The printing press was invented in Germany around 1440, and by 1476 had even been brought to the relative backwater of England, by a man named William Caxton. The guests on the episode of In Our Time that talked about this were Richard Gameson (University of Durham), Julia Boffey (Queen Mary, University of London) and David Rundle (University of Oxford). I’d heard of Caxton before, because he’s the subject of one of the mini biographies in a book I read earlier this year (“Renaissance People” ed. Robert C. Davis & Beth Lindsmith), but didn’t know much about him.
He was in his 40s by the time he became a printer – prior to that he was a mercer, that is a merchant involved in the cloth trade. He was clearly of some importance, he spent time in Bruges (in Burgundy) as the Governor of the Company of Merchant Adventurers of London in Bruges (I think I have the title right) – basically the representative of all the London merchants to the officials in the city & to the other trading nations there. They got side-tracked when talking about it, so I’m not quite sure why Caxton left Bruges and why he changed career, but in his 40s that is what he did. Moving first to Cologne where he got involved in the new trade of printing, then he went back to Bruges (probably) and proceeded to set up shop printing not just Latin & French books (which would have an international readership) but also books in English for import into England (and pretty much nowhere else, because English wasn’t an international language).
He then moved to Westminster, where he set up shop as the first printer in England (and he remained the only English printer for some time, other printers were of continental origin). They spent a while discussing why Westminster and not London (and as always I was momentarily taken aback that they aren’t the same place – I know this, but I have to remind myself every time). Partly it seems because there was already a book trade in the city of Westminster, so selling print books as well as manuscripts was in some ways more of the same and your customers would already be there. Partly because Westminster had the Abbey and all the religious related printing needs (like indulgences). Partly because the niche that Caxton was trying to fit into was more Westminster oriented than City of London oriented – he wasn’t doing legal documents and such, or pamphlets, he was primarily printing books. And partly because there were taxes and restrictions on who could produce books in the City of London, so setting up shop outside gave him more freedom (and lower bills).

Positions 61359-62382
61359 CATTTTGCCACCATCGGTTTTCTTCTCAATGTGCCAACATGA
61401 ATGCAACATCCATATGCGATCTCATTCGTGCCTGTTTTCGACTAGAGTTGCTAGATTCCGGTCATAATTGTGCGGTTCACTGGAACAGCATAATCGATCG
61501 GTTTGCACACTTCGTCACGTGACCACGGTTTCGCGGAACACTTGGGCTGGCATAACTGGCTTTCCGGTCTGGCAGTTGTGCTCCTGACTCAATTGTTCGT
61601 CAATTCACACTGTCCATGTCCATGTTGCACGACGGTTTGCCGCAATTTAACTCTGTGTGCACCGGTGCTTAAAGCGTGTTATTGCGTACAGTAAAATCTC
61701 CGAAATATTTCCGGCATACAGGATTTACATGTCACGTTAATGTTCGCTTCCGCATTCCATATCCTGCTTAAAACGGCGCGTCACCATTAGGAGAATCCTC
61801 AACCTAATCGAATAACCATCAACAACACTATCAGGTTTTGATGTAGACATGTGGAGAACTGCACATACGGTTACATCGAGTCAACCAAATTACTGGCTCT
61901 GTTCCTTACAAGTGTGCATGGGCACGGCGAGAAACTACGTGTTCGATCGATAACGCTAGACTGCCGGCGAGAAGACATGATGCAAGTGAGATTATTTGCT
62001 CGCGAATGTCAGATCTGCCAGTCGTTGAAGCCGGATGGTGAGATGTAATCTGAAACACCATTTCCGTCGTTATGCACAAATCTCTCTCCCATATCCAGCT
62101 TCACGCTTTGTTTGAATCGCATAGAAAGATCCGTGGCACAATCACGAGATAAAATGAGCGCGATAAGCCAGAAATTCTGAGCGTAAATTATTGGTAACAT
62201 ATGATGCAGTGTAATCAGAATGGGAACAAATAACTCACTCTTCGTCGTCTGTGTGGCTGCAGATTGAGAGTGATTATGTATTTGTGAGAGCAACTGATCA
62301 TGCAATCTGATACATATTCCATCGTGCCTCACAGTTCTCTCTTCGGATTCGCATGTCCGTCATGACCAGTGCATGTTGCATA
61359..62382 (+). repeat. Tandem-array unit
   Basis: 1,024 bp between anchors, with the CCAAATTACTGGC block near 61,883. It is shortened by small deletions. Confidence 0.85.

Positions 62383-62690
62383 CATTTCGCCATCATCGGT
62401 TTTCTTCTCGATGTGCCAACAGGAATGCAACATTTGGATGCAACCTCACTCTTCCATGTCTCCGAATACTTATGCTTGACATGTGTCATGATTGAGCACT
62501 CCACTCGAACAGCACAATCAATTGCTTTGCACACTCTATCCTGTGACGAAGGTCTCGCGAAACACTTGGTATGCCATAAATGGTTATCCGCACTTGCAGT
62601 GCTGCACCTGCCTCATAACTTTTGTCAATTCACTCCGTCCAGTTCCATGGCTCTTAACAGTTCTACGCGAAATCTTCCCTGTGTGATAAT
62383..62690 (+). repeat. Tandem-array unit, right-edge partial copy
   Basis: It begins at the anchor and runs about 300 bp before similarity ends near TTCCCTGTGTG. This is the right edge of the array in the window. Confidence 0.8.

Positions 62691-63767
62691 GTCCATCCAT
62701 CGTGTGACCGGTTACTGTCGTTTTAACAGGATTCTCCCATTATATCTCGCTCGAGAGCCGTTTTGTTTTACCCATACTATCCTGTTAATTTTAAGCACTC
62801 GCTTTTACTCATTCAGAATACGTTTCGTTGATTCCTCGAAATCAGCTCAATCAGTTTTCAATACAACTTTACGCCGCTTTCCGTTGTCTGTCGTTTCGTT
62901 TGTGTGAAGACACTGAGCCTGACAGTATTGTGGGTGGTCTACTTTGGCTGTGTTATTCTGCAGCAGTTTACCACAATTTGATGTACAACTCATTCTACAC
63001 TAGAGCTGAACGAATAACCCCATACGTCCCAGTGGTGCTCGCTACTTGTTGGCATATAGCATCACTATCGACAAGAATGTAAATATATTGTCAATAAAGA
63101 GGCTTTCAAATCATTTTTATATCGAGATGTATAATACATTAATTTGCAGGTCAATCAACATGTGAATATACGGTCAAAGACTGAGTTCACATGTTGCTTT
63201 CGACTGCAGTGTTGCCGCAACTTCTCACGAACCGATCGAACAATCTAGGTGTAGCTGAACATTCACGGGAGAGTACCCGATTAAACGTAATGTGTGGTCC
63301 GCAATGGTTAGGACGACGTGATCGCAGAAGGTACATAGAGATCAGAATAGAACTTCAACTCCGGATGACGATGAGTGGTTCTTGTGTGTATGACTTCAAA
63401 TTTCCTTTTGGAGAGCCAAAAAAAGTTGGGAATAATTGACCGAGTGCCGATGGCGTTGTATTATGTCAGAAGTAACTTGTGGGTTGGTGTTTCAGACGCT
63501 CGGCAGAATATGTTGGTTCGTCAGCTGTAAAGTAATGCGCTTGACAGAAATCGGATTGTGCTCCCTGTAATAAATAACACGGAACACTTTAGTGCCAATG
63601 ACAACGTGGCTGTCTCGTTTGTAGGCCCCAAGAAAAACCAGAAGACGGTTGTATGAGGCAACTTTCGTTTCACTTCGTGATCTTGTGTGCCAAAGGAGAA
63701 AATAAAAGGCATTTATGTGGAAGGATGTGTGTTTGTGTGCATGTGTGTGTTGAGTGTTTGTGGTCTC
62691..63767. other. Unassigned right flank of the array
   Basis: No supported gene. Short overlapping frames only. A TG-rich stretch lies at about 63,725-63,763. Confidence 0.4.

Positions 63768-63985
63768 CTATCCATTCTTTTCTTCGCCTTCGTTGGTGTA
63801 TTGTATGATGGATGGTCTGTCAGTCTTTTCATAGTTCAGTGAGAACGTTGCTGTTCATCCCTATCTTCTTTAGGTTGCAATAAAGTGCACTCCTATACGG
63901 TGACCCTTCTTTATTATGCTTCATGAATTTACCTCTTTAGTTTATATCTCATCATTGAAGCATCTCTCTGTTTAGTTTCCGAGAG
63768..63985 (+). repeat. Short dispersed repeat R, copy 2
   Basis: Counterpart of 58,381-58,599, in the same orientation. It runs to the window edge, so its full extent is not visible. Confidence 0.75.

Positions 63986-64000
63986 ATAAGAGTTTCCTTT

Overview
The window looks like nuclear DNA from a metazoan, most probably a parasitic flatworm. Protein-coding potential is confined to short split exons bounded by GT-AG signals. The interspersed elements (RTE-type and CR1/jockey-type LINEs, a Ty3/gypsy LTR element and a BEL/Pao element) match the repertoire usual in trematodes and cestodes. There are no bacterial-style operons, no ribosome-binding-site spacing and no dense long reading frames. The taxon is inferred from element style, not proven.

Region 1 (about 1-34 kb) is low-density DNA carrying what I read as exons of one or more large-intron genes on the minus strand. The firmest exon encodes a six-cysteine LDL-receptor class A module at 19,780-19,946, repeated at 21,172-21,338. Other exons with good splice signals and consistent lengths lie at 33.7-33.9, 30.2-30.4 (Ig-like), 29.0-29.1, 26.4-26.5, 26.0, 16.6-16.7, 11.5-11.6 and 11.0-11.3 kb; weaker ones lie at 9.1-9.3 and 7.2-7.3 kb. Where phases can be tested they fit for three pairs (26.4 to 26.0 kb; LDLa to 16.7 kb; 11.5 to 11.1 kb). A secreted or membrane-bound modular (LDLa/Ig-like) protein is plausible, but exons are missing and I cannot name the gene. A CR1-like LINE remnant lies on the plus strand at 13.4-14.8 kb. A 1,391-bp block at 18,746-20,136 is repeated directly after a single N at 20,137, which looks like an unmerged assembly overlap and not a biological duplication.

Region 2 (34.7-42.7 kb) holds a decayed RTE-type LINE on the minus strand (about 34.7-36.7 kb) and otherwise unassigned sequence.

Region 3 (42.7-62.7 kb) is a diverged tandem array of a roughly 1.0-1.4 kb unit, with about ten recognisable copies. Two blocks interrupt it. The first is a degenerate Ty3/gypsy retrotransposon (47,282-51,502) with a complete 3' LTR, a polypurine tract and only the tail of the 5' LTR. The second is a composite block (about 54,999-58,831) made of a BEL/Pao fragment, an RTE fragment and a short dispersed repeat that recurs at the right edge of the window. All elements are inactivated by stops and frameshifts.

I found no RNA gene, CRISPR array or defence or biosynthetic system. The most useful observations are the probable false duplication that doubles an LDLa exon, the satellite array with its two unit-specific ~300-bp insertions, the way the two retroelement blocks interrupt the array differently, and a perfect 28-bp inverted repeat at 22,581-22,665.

So Caxton’s clientèle were primarily the religious institutions and the nobility – and a large part of what he printed was books in English, which was unusual. He is most remembered for his editions of Chaucer’s Canterbury Tales, and they spent a while talking about that on the programme. Caxton is credited with helping to cement Chaucer’s status as the première English writer, but they were pointing out that this wasn’t a new thing that Caxton did, he was very much building up an existing reputation (partly as a way of marketing his editions of the books).
Caxton is also credited with starting the standardisation of written English. But the guests on this programme were pretty clear that this wasn’t really the case – yes, printed books did do this (because you didn’t have local scribes copying texts with their local spelling, everyone bought the same edition) but Caxton himself didn’t really have much to do with it. They seemed clear that he did edit things, but was inconsistent within his own works. Also early printed books actually used the vagaries of spelling to their advantage, which I didn’t know before! So if it was more convenient to have a few letters more on a line to make the edges line up nicely then the typesetter would sprinkle a few “e”s on the ends of words, or double a letter or two. Or if you need some less, perhaps you’d take out a “u” or two.
A lot of what is known about Caxton comes from his editorial work, in particular the prologues & epilogues that he added to his books. They did stress, however, that these are often full of clichés so need to be taken with a large pinch of salt. He was clearly good at being a publisher/editor/printer though, because he didn’t go bankrupt which a lot of early printers did. This was due to the high start up costs (you need all the equipment) and because you needed to figure out how many copies of something you wanted in advance, guessing demand right could make the difference between staying in business or going bankrupt. Caxton clearly did, as his business was inherited after his death by his foreman, who gradually moved towards printing things for the legal trade and printing pamphlets. And after a while he moved the business to the City of London – to Fleet Street.
The three guests all seemed very enthusiastic about the subject, and all keen to have their say on every bit, but I did end up feeling a little sorry for Julia Boffey who got talked over more than once. She’d start making a point and one of the others would jump in and she’d be reduced to saying “yes, yes” while they talked.